Potty train your child in just one week with this Chinese method
Can you imagine your child running around outside with a hole in his pants and risk peeing on sidewalks?
Do you know that from the age potty training is introduced to the various methods used, they are different across cultures over the world? Certain factors such as access to certain resources and climate conditions can influence how we toilet train our kids. That being said, there are no definite guidelines on how to potty train a baby — but there are techniques that actually work.
How to Potty Train A Baby: A Father Shares His Story
A father shared that he struggled to potty train his son for two years until they lived in China. There, he enrolled his two-year-old son in a local daycare.
Being in diapers at two-years-old, they appeared as “barbarians” to the women at the daycare. “Even the kids who were too young to talk could tug on a woman’s dress to let her know they had to go potty,” said the dad.
But, the daycare workers knew just what to do with this dad’s boy. Using the “elimination communication” method, the Chinese daycare managed to have his boy peeing in a toilet in just one week.
“Elimination communication” basically means the same as infant potty training. “It is the practice of introducing your baby to the toilet or potty at a very early age – usually between birth and 4 months,” explains Dr Sarah Buckley in her blog.
Some parents who use this method either go all diaper-free by rushing their little tots to the toilet (after monitoring for cues). Or, they use diapers from time to time, but just not at the frequency we are used to.
The basic rule of “elimination communication” is watching for signs that your baby needs to poo or peep. For example, Dr Buckley explains with her own baby, one of the cues that she wanted to poop was that she would wriggle about a bit and look uncomfortable. Or fart. But the only reason she was able to tune into these cues was because she avoided dressing her baby in a diaper.
By 14 months old, Dr Buckley’s baby was completely out of diapers.
But going back to the way parents in China do it… it’s slightly different. Here, babies are often dressed in “crotchless pants”. In other wise, special pants with big, gaping holes right in the place one would expect any “self-respecting article of clothing to cover up”.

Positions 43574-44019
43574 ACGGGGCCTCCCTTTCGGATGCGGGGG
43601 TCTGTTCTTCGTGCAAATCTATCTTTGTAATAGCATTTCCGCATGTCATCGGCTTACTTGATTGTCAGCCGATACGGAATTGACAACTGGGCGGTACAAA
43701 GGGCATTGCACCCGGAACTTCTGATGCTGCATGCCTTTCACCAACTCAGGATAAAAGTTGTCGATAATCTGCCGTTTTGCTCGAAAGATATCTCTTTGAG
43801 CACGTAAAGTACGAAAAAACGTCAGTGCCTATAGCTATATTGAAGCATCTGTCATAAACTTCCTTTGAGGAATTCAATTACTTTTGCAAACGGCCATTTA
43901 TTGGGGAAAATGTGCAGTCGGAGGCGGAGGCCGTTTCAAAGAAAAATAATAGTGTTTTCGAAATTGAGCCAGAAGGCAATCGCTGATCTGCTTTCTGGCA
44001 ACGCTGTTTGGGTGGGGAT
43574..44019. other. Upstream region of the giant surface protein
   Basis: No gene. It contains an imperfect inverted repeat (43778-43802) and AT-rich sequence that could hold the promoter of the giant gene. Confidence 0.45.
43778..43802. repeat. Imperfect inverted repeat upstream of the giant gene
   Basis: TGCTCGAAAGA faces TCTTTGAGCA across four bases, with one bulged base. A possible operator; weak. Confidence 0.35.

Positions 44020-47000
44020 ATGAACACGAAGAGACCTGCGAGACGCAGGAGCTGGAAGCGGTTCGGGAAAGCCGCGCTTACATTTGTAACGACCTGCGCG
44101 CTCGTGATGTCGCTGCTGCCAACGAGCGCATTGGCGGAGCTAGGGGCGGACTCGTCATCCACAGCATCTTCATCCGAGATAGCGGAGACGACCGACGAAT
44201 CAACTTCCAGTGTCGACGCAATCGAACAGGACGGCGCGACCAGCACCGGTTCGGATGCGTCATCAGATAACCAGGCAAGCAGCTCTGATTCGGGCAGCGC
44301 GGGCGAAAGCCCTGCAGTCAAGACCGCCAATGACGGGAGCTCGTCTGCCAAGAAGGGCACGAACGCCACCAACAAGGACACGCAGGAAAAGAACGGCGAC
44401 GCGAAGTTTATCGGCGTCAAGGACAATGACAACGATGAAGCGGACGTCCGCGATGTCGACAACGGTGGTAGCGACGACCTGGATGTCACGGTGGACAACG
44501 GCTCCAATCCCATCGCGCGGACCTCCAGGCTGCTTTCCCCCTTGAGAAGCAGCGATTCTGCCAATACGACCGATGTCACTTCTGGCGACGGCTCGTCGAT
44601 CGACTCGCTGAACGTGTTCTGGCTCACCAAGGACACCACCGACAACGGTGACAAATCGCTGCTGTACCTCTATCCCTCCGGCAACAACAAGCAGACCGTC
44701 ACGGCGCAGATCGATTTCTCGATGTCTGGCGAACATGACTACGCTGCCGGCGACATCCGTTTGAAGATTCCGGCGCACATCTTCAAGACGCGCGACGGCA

The dad explains that while you might think this is unsanitary and disgusting, the method really does work. In essence, it is just a cultural variation of the “elimination communication method”.
A Father Shares His Story: Other Aspects To Potty Training With “elimination communication”
- Look out for the signs
When they are too young to express themselves, your role is to look out for those “little hints”. Look for facial expressions and twitches.
- Visiting “the potty”
The point is to get the baby used to the idea that this is where they’re supposed to go to the bathroom. Some parents make a “pssss” sound while holding baby over the potty, others open the tap.
Even More Tips!
If you’re not ready to let your child walk around in crotchless pants just yet, don’t worry.
With the elimination communication method, you can apparently start potty training your baby even by just a few months old. Basically, as soon as he or she is strong enough to hold his head up and upper body rigid. And that’s right — you can do without the crotchless pants!
- Try letting them go naked. Yes, you can expect a few accidents, but eventually (and without the blockage of a diaper), you will know when your baby has to go.
- When your child uses the potty correctly, praise them as this will help to reinforce the behaviour. But don’t go overboard. In the case of an accident, he may feel deflated. Instead, let him know that accidents happen.
- Make a two-syllable straining sound like “uh-uh”, with emphasis on the second “uh” (to encourage their bowel movement)
- If your baby poops into the potty, send loads of positive reinforcements
- Try training your baby to pee in the toilet when he first wakes up and his bladder is full
- The best time to train the baby to poop is after he eats (when his stomach is full and his intestines have been working)
Look out for signs such as your baby who stops eating or playing, as though he is concentrating on something. His face may turn red; he may make straining sounds or he might fart. Ideal to whisk him to the toilet then.
- If your baby is about to experience a bowel movement or during diaper change, take them to the toilet to allow them to get used to the routine.